Both pitchers are missing bats and limiting walks at very good rates, but have struggled mightily once runners reach base. Beckett has a 21.5% strikeout rate and 4.8% walk rate when the bases are empty, but those rates decline substantially to 10.1% and 9.7%, respectively, with ducks on the pond.
His numbers are even worse with runners in scoring position, with an 8.9% strikeout rate and a 12.9% walk rate. He doesn’t allow many runners to reach base, but when they get to their positions he essentially turns into a pumpkin. Most of his work has come with the bases empty, and his .270 wOBA against speaks to his effectiveness. But when runners reach base Beckett has allowed a .402 wOBA against; it’s like facing Ryan Braun once batters reach base.
Lester hasn’t fared as poorly, with K/BB ratios above 2.0 regardless of the baserunning split. His major problem has been serving up home runs, especially with runners on base. When the bases are empty, he has a 0.85 HR/9, which rises to 1.42 with men on base, and 1.55 with runners in scoring position. He doesn’t get hit around a ton, but the hits are home runs more often than usual.
The Misleading Offense
As a team, the Red Sox rank above average in various offensive categories. However, a closer examination of the parts that make up the whole reveals that many of their players have struggled at the plate, either from an overall standpoint, or in a sense relative to their past levels of production. On top of that, several key contributors have either been injured or traded.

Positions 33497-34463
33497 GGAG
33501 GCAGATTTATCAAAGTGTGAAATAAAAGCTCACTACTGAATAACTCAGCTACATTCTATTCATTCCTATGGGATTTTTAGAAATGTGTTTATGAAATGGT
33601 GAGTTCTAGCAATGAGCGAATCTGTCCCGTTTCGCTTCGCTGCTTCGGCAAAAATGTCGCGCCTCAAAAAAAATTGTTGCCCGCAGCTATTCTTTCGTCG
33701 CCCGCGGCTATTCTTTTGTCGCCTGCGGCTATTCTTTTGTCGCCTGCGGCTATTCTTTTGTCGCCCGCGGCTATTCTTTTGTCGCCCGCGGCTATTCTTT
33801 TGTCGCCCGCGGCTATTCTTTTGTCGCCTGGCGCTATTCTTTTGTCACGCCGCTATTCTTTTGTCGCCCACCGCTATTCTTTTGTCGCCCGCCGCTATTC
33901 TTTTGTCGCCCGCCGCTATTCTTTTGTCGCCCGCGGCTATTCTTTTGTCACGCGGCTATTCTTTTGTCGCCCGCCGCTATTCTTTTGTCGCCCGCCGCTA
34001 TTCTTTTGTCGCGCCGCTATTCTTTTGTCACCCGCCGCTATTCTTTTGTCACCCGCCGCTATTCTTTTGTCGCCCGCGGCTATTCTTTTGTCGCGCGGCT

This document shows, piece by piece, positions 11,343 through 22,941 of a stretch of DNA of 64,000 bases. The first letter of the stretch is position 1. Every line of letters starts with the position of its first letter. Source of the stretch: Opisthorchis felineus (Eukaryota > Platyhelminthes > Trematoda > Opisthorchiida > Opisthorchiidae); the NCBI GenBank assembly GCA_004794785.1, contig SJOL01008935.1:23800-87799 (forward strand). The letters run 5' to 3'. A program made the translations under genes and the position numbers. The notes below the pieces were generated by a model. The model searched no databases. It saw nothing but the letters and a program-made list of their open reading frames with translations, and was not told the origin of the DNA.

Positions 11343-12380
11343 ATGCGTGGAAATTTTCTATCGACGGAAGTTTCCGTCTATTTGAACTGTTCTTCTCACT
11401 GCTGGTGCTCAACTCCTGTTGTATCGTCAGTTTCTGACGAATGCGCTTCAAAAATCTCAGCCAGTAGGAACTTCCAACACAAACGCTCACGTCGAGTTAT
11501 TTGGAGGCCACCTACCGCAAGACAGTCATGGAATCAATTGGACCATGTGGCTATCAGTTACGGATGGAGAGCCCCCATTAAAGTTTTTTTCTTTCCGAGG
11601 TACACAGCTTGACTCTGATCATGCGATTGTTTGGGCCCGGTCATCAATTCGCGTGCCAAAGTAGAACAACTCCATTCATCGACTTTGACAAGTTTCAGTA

Adrian Gonzalez is having a good, albeit not great, season. His .353 wOBA is an improvement on where it was earlier in the year, but he hasn’t posted a wOBA below .360 since becoming a full-time regular with the 2006 Padres. Over the last three seasons, he has hovered in the .380-.400 range.
Dustin Pedroia hasn’t fallen below .360 either since becoming an everyday player in 2007. His current .331 wOBA is well below his career averages and the level of performance he has established over the last few seasons. Jacoby Ellsbury has a measly .302 wOBA in 178 Pas since returning.
Kelly Shoppach (.343 wOBA) was dealt and Middlebrooks (.356 wOBA) is out for the season. Aside from David Ortiz, Cody Ross and Daniel Nava, the lineup has been fairly disappointing. Again, this is out of Bobby Valentine’s control, as he can only work with what he’s given.
Bobby Valentine isn’t without his faults, but to blame him for the Red Sox struggles this season is to ignore the numerous important issues the team has had to deal with all season. It’s hard to win when all-stars are out of the lineup, the closer gets hurt before the season begins, and starting pitchers designed to anchor the rotation become major question marks and potential trade targets. It’s unclear what the future holds for Valentine and the Red Sox, but this much is clear: there were many more material problems this season than the manager, and just because he is an easy target and in a position where a quick fix can be had, it’s not all or even mostly his fault.